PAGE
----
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On Earth as It Is in Heaven: A Biblical Theology of Worship

In sum, this is how the Old Testament “worship service” develops—first with God’s national (typical) son Israel at Mount Sinai, and then with God’s royal (typical) son Solomon at Mount Zion. Notice how the general structure of worship with God’s (first) son Adam on Mount Eden remains: call—response—meal. However, because of sin, new essential elements are incorporated into the worship of God’s redeemed people within the covenant of grace: gathering, cleansing, mediated access, divine communication and cleansing/consecration.

Adam, Israel, Solomon—Idolatrous Sons

The worship that began and failed with Adam is restored with Israel and Solomon, at least partially. Though imperfect, Israel and Solomon’s worship is acceptable to God because it’s their response within a gracious arrangement—the covenant of grace. Yet the worship of God, as originally intended in Eden, and progressively restored by Israel and Solomon, is never perfected or fully realized.

For example, at Sinai, Israel exchanges the worship of God (the Creator-Redeemer) for the worship of the golden calf (a creature-redeemer); and at Peor, Israel is led into idolatry by (foreign) women. Under Solomon, the pure worship of God begins to emerge in the early period of a united Israel. The worship that was revealed in Eden and developed at Sinai begins to be realized on Mount Zion with Solomon’s “dedication service” of the temple. And yet, it’s not long before the worship of God on Zion is corrupted by Solomon himself. Despite God’s gracious gift of wisdom, Solomon is led into the foolishness of idolatry through the influence of his (foreign) wives.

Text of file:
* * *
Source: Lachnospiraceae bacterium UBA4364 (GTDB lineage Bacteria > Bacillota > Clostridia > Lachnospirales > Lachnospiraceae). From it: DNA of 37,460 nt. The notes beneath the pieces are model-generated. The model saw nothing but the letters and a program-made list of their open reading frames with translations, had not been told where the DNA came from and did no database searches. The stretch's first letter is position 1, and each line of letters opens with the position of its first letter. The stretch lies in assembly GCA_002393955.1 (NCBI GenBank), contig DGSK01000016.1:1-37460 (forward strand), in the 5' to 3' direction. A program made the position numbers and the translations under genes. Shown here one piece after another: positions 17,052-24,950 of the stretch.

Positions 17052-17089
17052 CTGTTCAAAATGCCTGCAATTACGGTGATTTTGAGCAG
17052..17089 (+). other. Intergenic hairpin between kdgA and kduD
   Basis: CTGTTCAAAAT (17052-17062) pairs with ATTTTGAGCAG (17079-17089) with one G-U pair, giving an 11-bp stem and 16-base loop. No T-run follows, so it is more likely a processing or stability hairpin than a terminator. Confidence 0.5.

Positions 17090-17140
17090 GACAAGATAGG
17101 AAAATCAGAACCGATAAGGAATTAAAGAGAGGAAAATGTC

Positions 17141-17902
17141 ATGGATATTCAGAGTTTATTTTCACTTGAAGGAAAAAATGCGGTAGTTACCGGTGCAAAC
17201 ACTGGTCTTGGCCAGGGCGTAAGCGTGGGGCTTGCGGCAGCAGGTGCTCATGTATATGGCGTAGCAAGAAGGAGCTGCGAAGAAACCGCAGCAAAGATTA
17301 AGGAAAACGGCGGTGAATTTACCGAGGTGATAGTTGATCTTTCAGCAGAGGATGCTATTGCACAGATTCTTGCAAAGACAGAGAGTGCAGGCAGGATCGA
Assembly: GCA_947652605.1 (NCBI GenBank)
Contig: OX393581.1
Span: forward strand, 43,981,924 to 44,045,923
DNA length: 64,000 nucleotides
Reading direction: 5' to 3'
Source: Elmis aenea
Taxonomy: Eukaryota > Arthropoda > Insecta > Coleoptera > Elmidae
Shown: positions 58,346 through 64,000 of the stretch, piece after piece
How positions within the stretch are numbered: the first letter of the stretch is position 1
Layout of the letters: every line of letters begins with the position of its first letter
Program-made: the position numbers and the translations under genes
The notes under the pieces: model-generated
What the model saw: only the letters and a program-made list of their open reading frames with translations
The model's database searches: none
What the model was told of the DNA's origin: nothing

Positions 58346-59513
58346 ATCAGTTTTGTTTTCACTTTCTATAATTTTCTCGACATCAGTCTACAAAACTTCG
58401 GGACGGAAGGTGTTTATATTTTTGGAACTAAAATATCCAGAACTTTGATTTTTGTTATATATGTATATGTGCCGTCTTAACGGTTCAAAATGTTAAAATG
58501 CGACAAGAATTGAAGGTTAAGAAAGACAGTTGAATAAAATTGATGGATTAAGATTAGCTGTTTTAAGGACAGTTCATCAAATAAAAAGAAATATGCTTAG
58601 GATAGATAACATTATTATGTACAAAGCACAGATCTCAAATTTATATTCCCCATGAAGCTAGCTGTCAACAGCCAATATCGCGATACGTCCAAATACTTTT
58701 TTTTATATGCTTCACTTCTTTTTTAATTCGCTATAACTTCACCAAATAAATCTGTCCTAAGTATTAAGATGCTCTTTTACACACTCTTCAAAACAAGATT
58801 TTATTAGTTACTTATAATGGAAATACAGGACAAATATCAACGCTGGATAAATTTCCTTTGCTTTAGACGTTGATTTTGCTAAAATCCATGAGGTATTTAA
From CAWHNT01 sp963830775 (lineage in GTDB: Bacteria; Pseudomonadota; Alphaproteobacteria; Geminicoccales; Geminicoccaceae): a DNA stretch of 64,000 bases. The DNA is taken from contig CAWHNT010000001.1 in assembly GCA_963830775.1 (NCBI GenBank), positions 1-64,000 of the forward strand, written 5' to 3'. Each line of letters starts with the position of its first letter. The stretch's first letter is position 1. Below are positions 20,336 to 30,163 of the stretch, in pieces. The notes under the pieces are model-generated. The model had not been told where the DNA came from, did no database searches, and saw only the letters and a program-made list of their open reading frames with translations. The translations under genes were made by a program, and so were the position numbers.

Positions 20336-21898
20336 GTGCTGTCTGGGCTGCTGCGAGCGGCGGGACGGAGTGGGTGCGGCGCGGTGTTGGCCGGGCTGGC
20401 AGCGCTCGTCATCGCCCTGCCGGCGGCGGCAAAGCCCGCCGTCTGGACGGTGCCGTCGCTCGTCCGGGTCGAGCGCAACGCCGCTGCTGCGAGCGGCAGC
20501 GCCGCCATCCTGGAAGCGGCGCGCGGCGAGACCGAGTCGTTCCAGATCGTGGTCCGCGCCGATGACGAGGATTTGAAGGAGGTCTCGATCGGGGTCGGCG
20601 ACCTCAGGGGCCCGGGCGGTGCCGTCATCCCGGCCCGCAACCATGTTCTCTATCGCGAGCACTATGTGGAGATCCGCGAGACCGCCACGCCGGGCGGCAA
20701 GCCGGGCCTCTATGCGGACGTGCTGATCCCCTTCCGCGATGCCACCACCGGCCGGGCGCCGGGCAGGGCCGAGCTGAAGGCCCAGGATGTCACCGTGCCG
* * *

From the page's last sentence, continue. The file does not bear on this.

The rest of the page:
Irreversible Idolatry

Because of Solomon’s idolatry, not only does the kingdom split, but the divided nations of Israel and Judah eventually spiral into an ever-deepening, and irreversible idolatry—one which thrusts them both into exile to the east (2 Kgs. 17:14–18; 24:20). Thus, the history of God’s national (typical) son Israel (united or divided) repeats Adam’s idolatry. As with Adam, Israel hears an alternative call to worship—a word of invitation from the Baals and Asherim—and responds in faith and obedience to creatures, not the Creator. Israel feasts at the altars and high places of other gods and not at the temple of the one true God.

Seventy years later, when Israel is relocated to the land and reaffirmed as God’s son—with a fully functioning temple on Mount Zion—it soon becomes clear that the exile didn’t change Israel’s heart. No sooner is Israel back in the land than they begin to desecrate the Sabbath, pollute the cult with blemished sacrifices, and commit idolatry through intermarriage to foreign women (Neh. 13; Mal. 1:6–14). The heart change that Ezekiel foretold in exile—in which God would give them a new heart, and put a new spirit in them, and cause them to walk in his ways (Ezek. 36:26–27)—has not yet occurred. That change requires God himself to come to his temple, to purify the sons of Levi, and to restore right worship in Zion: “Then the offering of Judah and Jerusalem will be pleasing to the Lord as in the days of old and as in former years” (Mal. 3:4).

Perfected Worship

By the end of the Old Testament, we’re left hoping for a son of God who will worship God perfectly, and who will then lead his bride in pure worship of the one true God. That expectation is finally met in the coming of God’s final Son, Jesus Christ—the Last Adam, the true Israel, and great David’s greater son. The era of perfected worship begins to dawn when Jesus meets a Samaritan woman—a foreigner, interestingly—and informs her that his Father is seeking a people to worship him in spirit and in truth, not on Mount Gerissim nor on Mount Jerusalem below (John 4:21–24), but in Mount Zion above:

But you have come to Mount Zion and to the city of the living God, the heavenly Jerusalem, and to innumerable angels in festal gathering, and to the assembly of the firstborn who are enrolled in heaven, and to God, the judge of all, and to the spirits of the righteous made perfect, and to Jesus, the mediator of a new covenant, and to the sprinkled blood that speaks a better word than the blood of Abel. (Heb. 12:22–24)

This article is an adapted excerpt from Jonathan Gibson’s opening chapter “Worship: On Earth as It Is in Heaven,” in Reformation Worship: Liturgies from the Past for the Present (live link www.reformationworship.com).

This article originally appeared here.

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Jonathan Gibson (PhD, Cambridge University) is an assistant professor of Old Testament at Westminster Theological Seminary.